On Wednesday, President Trump asserted executive privilege to shield documents from Congress that would provide insight into the administration’s decision to add a citizenship question to the 2020 Census.
Executive privilege is “the right of the president and high-level executive branch officers to withhold information from Congress, the courts and ultimately the public,” according to Mark Rozell, dean of the Schar School of Policy and Government at George Mason University. Executive privilege, Rozell wrote, can be used to protect national security and “the privacy of White House deliberations.”
The Constitution makes no mention of the concept of executive privilege. However, presidents from George Washington to Trump have resisted demands to share sensitive information with Congress. Some have succeeded. But over the past few decades, presidents have lost key court battles to withhold information.
It all began in 1792 when President George Washington declared that he didn’t have to provide internal documents demanded for a congressional investigation into a disastrous military loss by Maj. Gen. Arthur St. Clair to Native Americans. Treasury Secretary Alexander Hamilton warned that in the future, Congress “might demand secrets of a very mischievous nature.” But Washington eventually turned over papers that “the public good would permit.”
In 1804, President Thomas Jefferson claimed he was exempt from a subpoena for him to testify at the trial of his former vice president Aaron Burr, who was charged with treason.
“Constantly trudging” to the trial in Richmond, he said, would prevent him from fulfilling his presidential duties. Chief Justice John Marshall, who was presiding over the trial, ruled that the president wasn’t exempt. Jefferson didn’t testify, but he did “voluntarily” provide documents sought by Burr, who was acquitted.
Presidential power expanded in 1833, when President Andrew Jackson refused a demand by the U.S. Senate to turn over a list of advisers with whom he consulted before moving money from the national bank to state banks. “I have yet to learn under what constitutional authority that a branch of the Legislature has a right to require of me an account of any communications,” Jackson responded. The Senate voted to censure Jackson, but it still didn’t get Old Hickory’s documents.
President Grover Cleveland “almost single-handedly restored and strengthened the power” of the presidency by his frequent use of executive privilege, according to Henry F. Graff, professor emeritus of history at Columbia University. After taking office in 1885, Cleveland declined to hand over documents to Congress “in the fight over presidential appointments,” Graff wrote.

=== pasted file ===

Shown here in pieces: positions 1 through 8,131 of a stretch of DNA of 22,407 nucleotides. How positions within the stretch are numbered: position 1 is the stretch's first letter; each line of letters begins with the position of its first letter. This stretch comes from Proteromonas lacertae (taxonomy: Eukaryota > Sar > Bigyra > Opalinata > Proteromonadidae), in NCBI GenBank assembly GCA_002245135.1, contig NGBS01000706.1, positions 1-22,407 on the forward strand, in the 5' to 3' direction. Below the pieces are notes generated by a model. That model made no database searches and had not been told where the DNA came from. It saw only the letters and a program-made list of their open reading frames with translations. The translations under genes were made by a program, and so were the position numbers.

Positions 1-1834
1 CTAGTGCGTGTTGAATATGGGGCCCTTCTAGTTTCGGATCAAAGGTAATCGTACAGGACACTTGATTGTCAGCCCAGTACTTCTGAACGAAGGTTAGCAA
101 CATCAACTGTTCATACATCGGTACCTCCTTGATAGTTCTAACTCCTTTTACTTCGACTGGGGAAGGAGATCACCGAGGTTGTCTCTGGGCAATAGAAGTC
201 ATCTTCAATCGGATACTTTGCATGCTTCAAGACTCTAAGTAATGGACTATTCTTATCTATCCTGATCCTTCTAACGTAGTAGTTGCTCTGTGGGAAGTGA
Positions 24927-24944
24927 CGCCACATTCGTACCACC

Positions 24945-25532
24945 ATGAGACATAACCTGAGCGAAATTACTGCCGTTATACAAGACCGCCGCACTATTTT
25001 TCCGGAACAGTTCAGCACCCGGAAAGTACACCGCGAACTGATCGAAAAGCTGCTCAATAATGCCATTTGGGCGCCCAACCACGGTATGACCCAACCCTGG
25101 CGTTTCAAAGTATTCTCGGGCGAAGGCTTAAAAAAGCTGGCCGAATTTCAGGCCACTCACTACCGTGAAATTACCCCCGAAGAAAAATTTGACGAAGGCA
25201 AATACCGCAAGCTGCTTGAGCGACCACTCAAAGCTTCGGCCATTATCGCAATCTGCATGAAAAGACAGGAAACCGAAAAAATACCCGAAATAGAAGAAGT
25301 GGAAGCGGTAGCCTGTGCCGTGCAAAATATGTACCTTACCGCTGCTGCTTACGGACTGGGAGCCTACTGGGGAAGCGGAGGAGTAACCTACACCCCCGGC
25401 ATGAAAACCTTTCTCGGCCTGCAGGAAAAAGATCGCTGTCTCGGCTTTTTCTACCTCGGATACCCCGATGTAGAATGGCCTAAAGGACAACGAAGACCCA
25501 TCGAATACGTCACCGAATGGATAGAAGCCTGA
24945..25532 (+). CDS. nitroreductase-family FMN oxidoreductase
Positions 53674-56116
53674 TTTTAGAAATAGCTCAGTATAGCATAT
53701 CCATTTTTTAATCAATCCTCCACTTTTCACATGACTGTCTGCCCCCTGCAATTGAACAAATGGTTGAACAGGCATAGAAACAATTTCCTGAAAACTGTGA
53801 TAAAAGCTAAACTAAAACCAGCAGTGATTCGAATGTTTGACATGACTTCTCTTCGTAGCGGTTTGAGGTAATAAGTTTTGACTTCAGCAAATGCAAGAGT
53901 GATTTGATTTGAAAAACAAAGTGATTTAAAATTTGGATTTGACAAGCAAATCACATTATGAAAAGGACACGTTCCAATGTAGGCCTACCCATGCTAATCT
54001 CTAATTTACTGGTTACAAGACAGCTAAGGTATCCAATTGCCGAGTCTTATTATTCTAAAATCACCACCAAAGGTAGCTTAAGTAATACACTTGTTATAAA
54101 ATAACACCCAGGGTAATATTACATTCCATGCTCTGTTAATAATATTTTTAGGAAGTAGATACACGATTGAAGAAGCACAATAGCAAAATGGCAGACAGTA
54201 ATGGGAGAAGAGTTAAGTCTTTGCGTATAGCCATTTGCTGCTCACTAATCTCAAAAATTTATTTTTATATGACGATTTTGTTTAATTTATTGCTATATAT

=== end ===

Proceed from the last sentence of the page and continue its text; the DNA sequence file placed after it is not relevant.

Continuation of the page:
In 1909, President Theodore Roosevelt refused to give the Senate his administration’s papers about an antitrust prosecution of U.S. Steel Corp. To make sure senators didn’t get the documents, Roosevelt had them moved to the White House.
“The only way the Senate or the committee can get those papers now is through my impeachment,” he declared.
The clash over presidential confidentiality grew more intense when Eisenhower ordered his defense secretary not to allow Army officials to testify at hearings by Sen. Joseph McCarthy (R-Wis.) into alleged Communists in the Army. On May 17, 1954, Eisenhower wrote a letter that cited the need for advisers in the executive branch to be in the position “to be completely candid” in providing internal advice.
At a meeting before issuing the letter, Eisenhower said he had tried to stay out of the “damn business on the Hill.” But “I will not allow people around me to be subpoenaed.” McCarthy slammed the action as an “iron curtain,” but it was beginning of the end of his red-baiting hearings.
Eisenhower’s letter didn’t use the words “executive privilege,” but it soon established the practice under that name. The Eisenhower administration used executive privilege a record 44 times, raising concern that the president had too much power. It was Eisenhower’s onetime vice president who changed that perception.
In 1973, President Richard M. Nixon invoked executive privilege as president to try to stop a congressional order to release secret White House recordings that been revealed during Senate Watergate hearings. Nixon argued that “the special nature of tape recordings of private conversations is such that these principles [of executive privilege] apply with even greater force to tapes of private Presidential conversations than to Presidential papers.”
On July 24, 1974, the Supreme Court unanimously ruled that Nixon had to turn over the tapes. The justices upheld the right of executive privilege, but they ruled that this privilege couldn’t be used to withhold material sought for a criminal proceeding. Chief Justice Warren E. Burger, whom Nixon had appointed, noted the precedent of the decision in the Burr trial that a president was “not above the law.”
“The decision establishes the legal duty of even a President to furnish evidence of what was said in conversations with his closest aides when relevant to the trial of a criminal cause,” wrote former Watergate special prosecutor Archibald Cox.
“Nixon went too far when he claimed executive privilege in an attempt to conceal evidence of White House wrongdoing,” said Rozell, the George Mason University dean. “His actions had the consequence of giving executive privilege a bad name.”
President George W. Bush asserted executive privilege six times. President Barack Obama took the action once in 2012, when his Justice Department refused to turn over documents sought by the Republican-controlled House for a “Fast and Furious” program to track guns. A negotiated settlement was reached in court just weeks ago after seven years, an indication of how long such disputes can take if litigated.
Trump’s assertion of executive privilege could wind up being resolved in the courts, as well. How long that takes is anyone’s guess.